As the world moves into a global recession, Customer Experience (CX) will be what defines brands and their reputation. Those who deal with this well will come out strong at the end. Those who fail will almost certainly lose business moving forward.
I recently addressed this in a Webinar at CX Asia. Watch it here.
If you work in the call center industry, you will have seen big changes in the way business is being handled and the landscape as a whole. Here are just some of the things you might have noticed:
Everyone has undoubtedly seen a vast increase in the volume of calls coming into contact centers during lockdown. These calls will be coming from unhappy customers, fragile customers, or even outbound calls made by agents trying to do some damage control.
What we’ve noticed is that, in general, this increase in traffic has been pretty poorly dealt with by traditional, legacy contact center call center deployments.
Alongside this increase, you’ll also undoubtedly be seeing an increase in the complexity of these calls. Things like travel/hotel cancellations, online orders, package delays, etc – everyone has been stuck at home calling contact centers and the calls are not your run-of-the-mill question and answer calls, they’re taking time to deal with.
Problems with AI
The first thing people tend to jump to when it comes to ideas on how to deal with this problem is well “Is AI/Automation a viable solution during this?”.
But the problem with AI is its ability to cope with the complexity of these calls and the potentially uncharted territory and issues people are calling up about. People aren’t calling to “pay a bill”, they’re calling to tell you they lost their job and can’t pay for the next 6 months. This is not something AI is built to deal with or even understand just yet.
Agents Working From Home
On top of that, agents are now working from home on a much larger scale. Almost every country in the world has seen this scenario played out in one way or another.
You’ve likely had to expand and rapidly hire more agents, or reach out to BPOs to cope with the increased demand. This is going to decrease efficiency as the average competency of these new hires are going to be much lower than that of your well-entrenched employees.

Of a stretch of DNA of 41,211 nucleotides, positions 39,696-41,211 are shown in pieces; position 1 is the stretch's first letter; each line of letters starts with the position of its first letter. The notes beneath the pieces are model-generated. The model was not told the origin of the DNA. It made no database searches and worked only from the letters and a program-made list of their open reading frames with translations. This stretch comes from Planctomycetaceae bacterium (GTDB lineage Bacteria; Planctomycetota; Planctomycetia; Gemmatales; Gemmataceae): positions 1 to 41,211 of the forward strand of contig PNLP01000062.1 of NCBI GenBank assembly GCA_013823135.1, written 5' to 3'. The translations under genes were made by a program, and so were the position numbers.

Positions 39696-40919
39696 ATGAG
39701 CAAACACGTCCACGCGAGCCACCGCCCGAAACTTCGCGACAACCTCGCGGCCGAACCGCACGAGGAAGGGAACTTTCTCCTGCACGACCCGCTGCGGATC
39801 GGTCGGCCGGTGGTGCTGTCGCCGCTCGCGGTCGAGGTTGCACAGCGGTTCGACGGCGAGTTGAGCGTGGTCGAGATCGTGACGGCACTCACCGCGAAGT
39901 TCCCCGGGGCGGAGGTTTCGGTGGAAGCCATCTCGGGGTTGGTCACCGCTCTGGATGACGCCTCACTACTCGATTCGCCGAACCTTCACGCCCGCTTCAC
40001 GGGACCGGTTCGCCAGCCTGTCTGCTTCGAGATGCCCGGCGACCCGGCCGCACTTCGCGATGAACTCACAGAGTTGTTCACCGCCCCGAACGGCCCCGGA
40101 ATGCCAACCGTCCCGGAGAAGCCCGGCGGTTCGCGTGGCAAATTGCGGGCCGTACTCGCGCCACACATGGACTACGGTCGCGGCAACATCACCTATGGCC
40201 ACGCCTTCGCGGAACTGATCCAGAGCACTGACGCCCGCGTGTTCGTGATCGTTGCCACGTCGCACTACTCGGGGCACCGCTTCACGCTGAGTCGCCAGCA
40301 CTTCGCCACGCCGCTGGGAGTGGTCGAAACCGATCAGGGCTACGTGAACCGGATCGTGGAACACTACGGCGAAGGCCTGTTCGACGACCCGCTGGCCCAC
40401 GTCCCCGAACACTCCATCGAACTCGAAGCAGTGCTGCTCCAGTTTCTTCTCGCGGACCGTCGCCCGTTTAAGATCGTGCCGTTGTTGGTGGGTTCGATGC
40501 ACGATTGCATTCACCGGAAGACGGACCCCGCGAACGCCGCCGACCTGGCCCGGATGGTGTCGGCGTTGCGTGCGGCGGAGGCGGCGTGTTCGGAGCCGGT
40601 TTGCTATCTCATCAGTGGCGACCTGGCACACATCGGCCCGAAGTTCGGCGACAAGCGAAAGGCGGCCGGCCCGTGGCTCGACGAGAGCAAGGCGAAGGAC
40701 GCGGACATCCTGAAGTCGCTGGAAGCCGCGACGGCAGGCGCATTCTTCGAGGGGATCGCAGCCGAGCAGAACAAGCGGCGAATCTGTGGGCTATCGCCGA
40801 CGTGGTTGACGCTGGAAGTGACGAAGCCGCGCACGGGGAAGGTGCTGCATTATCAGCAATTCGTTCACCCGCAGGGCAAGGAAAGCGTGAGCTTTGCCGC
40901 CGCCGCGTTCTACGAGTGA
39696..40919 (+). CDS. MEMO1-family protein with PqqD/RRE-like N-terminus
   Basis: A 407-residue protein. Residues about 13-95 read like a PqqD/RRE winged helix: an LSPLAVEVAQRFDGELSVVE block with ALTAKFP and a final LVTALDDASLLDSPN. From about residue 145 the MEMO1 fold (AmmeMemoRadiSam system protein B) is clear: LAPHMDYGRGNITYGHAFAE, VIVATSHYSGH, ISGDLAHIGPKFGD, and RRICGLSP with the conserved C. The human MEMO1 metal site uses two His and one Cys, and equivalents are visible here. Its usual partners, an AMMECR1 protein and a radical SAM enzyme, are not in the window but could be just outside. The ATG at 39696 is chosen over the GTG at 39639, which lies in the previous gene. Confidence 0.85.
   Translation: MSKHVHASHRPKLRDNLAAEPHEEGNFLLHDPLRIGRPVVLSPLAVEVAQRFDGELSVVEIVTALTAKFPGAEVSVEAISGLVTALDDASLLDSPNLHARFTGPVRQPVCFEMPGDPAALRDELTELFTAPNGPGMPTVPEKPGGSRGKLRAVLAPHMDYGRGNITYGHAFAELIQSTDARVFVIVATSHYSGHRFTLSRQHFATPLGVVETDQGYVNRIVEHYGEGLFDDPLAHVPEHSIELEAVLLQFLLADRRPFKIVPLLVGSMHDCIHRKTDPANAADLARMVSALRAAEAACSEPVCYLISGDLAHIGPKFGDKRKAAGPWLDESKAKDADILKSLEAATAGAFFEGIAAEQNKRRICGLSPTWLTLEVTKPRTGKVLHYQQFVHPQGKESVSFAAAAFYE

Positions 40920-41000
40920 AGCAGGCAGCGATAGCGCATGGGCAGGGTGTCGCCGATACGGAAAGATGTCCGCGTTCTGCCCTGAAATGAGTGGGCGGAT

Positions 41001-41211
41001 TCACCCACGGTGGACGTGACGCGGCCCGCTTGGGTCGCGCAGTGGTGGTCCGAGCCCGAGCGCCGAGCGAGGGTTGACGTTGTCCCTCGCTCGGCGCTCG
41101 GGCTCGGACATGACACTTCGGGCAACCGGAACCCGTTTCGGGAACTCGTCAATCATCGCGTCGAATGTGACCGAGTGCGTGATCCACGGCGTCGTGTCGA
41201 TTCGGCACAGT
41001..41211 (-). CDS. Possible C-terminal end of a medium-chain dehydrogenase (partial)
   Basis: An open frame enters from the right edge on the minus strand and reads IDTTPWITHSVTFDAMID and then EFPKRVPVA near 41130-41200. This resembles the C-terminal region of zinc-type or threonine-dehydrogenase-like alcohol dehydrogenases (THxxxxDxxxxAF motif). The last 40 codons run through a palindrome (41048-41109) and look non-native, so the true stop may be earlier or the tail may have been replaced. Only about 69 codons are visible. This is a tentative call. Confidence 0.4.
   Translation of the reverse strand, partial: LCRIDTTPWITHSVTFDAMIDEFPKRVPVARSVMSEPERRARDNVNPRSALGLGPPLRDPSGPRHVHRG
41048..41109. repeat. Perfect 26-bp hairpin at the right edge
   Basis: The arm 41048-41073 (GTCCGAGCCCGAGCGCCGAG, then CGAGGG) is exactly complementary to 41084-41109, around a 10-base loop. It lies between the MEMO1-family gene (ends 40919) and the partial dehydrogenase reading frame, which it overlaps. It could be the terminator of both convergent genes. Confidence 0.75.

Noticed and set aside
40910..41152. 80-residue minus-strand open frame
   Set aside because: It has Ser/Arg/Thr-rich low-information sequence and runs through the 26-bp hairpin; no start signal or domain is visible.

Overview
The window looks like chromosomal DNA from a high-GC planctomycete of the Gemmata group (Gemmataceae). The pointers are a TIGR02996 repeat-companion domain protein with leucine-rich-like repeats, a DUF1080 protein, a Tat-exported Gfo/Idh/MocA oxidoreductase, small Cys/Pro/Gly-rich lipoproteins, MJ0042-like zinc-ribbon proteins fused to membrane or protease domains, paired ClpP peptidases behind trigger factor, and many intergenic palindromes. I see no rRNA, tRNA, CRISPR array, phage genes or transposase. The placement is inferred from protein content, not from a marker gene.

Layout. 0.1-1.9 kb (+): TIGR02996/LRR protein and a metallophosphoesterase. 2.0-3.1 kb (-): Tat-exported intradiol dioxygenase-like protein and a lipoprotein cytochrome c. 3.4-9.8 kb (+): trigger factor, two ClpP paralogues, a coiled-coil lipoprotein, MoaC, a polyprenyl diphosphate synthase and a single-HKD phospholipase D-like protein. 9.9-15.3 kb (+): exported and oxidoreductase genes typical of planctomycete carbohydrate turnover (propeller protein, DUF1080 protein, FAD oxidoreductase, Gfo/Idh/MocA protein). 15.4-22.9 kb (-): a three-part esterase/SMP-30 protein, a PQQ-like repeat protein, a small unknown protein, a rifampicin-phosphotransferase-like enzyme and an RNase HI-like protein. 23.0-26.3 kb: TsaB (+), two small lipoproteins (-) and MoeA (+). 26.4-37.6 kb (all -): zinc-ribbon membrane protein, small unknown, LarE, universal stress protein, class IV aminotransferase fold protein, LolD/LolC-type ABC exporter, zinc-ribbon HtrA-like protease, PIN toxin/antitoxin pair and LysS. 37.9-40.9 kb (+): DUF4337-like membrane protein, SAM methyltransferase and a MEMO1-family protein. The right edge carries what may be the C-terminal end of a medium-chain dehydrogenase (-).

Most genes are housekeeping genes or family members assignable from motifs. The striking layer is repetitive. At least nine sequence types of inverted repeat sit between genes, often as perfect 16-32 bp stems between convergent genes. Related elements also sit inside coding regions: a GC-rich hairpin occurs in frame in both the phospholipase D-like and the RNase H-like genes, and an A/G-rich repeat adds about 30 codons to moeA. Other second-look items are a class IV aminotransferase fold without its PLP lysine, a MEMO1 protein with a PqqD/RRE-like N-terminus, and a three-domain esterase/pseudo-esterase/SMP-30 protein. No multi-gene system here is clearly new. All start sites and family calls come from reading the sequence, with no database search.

Coupled with that, working from home has decreased efficiency through the issue of ‘variable connectivity’. People have gone from a standard controllable business connection in a single building to a non-business grade connection in their own home.
In general, this is fine, but since everyone is doing it, quality has seen a drop. Security risks also come into this, as non-private connections are being used to convey personal and private information. Tools for this are having to be rolled out quickly and for good reason.
So as all these problems and changes continue to plague contact centers globally, what can businesses do to ensure they stay on top?
Contact Center Priorities For Success
As the world moves into a global recession, Customer experience (CX) will define brands. Those who deal with this well will come out strong at the end. Those who fail will almost certainly lose business moving forward.
You’re going to see or already have seen spikes and drops in your traffic during all of this, so what Contact centers need to prioritize is the ability to scale up and down quickly, make sure they build on a robust infrastructure that allows flexibility with the ability to deal with traffic changes all without sacrificing quality, and of course, customer experience.
Cloud as a CX Differentiator
Typically, a good CX strategy will be built around a centralized contact center. This might start as multiple physical centers, but arguments for centralizing and migrating this to the cloud becomes stronger the more flexibility you need and the more you scale.
What you need to do as a business is devote enough resources to your contact center so you can move it to the cloud. Here are just some problems a centralized cloud contact center solves:
Manpower for peak call volumes
This goes beyond having the requisite manpower to answer the phone and actually includes having enough bandwidth available on your underlying telecoms infrastructure to handle peaks in call volumes.
Facilitates rapid/unexpected expansion
The cloud facilitates rapid and agile expansion in the voice capabilities of your CX operations – just what’s needed when a global lockdown disrupts your entire business, or a celebrity tags a product and sales shoot through the roof.
Differentiates your business
Most importantly, the cloud enables you to differentiate your business by making your CX a true competitive advantage.
CX is a core competency, not just an add-on.
Owning every touchpoint with your customers, building on the data from every interaction, and making it easy to get seamless support across devices means creating new value for your business and owning the sweet spot between customer experience and customer service.
Understanding the experience/journey each customer has gone through in this time of uncertainty of COVID-19 will be key moving forward in the future for businesses, and Cloud communications specifically can be a positive point of CX differentiation, as an efficient route to multi-market localization, and a compliant route to expansion.
Integrate a High-quality Inbound Voice Solution
With Voxbone in its corner, a contact center provider can easily integrate a high-quality inbound voice solution that’s available in 10,000+ area codes. That’s 92% of the world economy.
And as a CaaS (Communications-as-a-Service) provider, Voxbone delivers local and toll-free calls made from countries all over the world directly to contact center platforms.
Take a look at how NICE inContact did exactly that its unique software to offer users a one-stop contact center service across 51 countries.